Visit Rafiki for information about volunteering for GAPS, keeping up to date about our current projects and finding out more about GAPS and what we do.
keep up to date with GAPS and Rafiki by signing up to our newsletter.
The fragility of the healthcare system across African countries is staggering. The poor public heath of Africans is linked directly to inadequate health systems, ineffective management of health resources, natural disasters, and extreme poverty.
Ill health is the cornerstone of poverty. Improvement in health across the African population will not only see a decrease in morbidity and mortality rates, it will also contribute to increased social progress and economic growth.
Deaths in Africa are frequently a result of either preventable and/or treatable conditions such as HIV/AIDS, tuberculosis and malaria. Access to immunizations, drugs, diagnostic methods and health infrastructure would see a decline in both the infection and subsequent numbers of deaths.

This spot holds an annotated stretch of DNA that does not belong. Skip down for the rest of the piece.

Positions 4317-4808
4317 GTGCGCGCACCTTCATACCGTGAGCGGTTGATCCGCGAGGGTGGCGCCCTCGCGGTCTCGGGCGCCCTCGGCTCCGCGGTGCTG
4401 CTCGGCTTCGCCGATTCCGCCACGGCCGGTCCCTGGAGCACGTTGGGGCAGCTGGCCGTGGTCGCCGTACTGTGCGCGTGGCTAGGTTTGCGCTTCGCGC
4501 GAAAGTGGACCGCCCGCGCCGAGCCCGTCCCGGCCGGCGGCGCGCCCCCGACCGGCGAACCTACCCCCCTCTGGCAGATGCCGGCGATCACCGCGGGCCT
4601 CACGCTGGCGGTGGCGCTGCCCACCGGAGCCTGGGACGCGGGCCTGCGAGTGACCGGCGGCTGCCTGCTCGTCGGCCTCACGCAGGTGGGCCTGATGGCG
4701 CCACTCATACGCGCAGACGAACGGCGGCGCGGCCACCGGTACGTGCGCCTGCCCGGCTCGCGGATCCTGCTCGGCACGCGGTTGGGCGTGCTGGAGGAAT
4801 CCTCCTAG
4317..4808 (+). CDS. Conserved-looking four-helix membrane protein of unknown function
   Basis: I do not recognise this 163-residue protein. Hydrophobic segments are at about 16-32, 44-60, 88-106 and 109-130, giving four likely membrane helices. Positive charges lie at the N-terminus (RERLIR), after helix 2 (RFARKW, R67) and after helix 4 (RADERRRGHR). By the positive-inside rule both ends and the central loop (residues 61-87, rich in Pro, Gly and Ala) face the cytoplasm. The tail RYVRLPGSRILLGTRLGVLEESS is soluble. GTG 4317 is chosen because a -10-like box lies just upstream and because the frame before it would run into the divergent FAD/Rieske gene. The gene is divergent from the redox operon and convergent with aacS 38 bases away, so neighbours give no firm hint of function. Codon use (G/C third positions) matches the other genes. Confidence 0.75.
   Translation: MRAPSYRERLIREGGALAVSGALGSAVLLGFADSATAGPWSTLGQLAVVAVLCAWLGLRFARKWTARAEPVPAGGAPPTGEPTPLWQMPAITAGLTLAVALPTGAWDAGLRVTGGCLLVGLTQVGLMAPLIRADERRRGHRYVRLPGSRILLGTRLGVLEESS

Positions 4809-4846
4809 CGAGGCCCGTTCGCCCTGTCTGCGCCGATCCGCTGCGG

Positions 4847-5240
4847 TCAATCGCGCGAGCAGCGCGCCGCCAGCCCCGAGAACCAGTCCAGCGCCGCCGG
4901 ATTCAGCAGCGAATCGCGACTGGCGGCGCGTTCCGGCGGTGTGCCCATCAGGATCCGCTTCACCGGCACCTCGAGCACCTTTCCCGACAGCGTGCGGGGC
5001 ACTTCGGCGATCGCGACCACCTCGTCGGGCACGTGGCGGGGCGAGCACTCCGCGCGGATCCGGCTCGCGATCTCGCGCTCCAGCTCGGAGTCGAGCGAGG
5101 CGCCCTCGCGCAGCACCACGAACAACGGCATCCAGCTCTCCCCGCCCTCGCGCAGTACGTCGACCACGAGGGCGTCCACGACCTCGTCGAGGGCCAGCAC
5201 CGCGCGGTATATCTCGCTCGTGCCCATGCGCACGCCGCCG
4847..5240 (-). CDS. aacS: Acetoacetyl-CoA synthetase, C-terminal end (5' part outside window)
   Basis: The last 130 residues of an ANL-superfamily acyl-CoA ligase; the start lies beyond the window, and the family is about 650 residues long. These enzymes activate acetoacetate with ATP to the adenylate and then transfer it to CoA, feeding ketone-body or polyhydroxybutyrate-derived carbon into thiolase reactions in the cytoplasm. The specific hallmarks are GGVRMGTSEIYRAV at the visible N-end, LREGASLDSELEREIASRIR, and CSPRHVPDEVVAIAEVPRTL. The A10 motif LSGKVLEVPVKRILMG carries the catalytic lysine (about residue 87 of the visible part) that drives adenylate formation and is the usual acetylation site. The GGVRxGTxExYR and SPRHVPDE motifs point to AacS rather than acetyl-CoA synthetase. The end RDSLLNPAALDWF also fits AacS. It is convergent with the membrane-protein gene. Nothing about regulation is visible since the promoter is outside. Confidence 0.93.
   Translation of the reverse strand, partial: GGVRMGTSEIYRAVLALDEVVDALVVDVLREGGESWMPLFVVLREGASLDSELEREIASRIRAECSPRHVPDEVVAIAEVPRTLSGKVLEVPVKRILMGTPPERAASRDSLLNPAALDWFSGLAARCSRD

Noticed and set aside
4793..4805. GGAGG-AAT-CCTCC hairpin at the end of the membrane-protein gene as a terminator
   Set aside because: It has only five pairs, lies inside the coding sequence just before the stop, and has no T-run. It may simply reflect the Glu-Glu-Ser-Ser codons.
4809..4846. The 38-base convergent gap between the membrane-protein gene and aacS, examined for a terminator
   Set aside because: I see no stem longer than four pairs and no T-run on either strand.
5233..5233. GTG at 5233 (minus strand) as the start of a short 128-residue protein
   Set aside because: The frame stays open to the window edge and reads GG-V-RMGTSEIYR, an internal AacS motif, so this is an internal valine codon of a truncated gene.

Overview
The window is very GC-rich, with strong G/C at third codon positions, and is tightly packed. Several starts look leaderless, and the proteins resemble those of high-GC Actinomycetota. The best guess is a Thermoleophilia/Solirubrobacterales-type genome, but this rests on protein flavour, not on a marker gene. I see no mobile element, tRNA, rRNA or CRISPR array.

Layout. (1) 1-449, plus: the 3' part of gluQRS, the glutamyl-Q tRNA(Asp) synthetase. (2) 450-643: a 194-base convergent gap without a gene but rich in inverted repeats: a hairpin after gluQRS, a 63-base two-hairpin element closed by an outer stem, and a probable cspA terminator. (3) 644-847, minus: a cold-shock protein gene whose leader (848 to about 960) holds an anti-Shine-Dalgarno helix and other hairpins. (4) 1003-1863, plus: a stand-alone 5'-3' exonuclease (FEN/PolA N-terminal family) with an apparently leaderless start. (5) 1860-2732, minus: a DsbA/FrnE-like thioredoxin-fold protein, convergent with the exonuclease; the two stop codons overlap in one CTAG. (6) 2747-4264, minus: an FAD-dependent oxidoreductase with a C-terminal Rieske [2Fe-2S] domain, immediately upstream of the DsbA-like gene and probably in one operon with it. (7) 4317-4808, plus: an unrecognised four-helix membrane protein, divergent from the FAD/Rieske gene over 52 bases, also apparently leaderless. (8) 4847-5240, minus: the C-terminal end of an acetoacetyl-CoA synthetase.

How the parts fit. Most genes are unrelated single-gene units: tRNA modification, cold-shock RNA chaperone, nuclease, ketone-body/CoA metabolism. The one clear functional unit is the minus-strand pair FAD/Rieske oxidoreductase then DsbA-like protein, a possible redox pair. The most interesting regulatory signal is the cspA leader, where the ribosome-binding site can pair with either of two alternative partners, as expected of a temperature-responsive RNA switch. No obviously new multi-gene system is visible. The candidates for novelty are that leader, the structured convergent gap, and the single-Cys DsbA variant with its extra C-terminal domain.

Population growth and the HIV/AIDS epidemic across the continent have seen further strain on already limited health resources. Health infrastructure has been unable to adapt effectively to cope with this high demand.
Health care systems will not function without sufficient numbers of people to operate them. The HIV/AIDS epidemic alone has contributed greatly to the decline in the number of healthcare workers within Africa.
In some African countries there is less then one nurse, one physician, and one midwife per 1000 of the population. There is an imperative need for the recruitment, retention and utilization of such resources domestically and internationally.